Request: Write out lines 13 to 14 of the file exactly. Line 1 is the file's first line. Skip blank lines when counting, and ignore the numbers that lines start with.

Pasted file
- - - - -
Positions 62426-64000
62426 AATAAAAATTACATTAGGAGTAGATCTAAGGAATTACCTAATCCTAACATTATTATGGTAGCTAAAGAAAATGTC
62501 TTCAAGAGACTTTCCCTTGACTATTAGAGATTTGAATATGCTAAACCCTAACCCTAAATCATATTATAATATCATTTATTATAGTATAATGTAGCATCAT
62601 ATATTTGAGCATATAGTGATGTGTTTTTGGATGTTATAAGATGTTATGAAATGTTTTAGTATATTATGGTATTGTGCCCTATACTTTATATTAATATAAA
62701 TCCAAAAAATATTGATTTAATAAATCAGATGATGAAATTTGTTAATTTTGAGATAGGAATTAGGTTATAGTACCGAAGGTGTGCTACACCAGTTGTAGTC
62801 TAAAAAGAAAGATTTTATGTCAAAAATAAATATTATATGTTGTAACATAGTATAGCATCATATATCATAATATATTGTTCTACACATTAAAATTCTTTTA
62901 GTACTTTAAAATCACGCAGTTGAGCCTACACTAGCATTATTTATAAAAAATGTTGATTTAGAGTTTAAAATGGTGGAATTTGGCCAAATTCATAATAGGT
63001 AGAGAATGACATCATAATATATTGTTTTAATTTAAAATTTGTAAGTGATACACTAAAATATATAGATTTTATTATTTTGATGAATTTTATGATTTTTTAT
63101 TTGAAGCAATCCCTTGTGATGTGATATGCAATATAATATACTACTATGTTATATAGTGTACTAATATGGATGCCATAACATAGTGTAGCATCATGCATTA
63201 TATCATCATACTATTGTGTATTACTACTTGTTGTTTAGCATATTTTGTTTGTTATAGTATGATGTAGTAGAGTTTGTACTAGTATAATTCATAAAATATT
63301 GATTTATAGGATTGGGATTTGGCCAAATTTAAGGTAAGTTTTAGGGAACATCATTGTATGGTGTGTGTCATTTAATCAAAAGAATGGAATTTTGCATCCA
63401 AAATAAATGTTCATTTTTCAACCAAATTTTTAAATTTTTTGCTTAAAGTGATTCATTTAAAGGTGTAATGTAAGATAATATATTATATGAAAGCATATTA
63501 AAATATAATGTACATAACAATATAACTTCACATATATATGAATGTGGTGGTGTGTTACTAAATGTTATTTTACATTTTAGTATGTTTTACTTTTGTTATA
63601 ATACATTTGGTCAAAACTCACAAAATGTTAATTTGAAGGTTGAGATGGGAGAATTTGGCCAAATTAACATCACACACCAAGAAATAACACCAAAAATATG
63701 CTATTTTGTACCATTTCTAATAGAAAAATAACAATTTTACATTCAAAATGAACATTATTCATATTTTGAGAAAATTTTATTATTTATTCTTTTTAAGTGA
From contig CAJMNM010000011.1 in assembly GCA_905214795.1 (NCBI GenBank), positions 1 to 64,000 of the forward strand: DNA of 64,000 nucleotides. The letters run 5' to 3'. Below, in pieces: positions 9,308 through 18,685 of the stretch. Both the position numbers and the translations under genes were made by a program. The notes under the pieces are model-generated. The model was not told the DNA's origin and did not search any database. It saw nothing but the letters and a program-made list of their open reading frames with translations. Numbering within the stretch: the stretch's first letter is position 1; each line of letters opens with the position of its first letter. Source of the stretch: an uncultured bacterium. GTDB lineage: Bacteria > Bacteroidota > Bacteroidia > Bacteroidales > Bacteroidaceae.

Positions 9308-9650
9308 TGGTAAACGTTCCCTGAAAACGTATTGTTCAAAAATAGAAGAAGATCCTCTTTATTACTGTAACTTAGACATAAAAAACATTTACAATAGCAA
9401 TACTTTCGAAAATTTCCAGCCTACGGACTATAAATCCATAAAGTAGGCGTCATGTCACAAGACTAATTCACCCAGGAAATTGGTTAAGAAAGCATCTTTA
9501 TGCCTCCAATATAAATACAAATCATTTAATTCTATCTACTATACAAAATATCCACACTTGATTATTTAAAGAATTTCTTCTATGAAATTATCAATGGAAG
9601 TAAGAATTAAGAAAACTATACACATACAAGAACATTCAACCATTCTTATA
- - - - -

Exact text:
63501 AAATATAATGTACATAACAATATAACTTCACATATATATGAATGTGGTGGTGTGTTACTAAATGTTATTTTACATTTTAGTATGTTTTACTTTTGTTATA
63601 ATACATTTGGTCAAAACTCACAAAATGTTAATTTGAAGGTTGAGATGGGAGAATTTGGCCAAATTAACATCACACACCAAGAAATAACACCAAAAATATG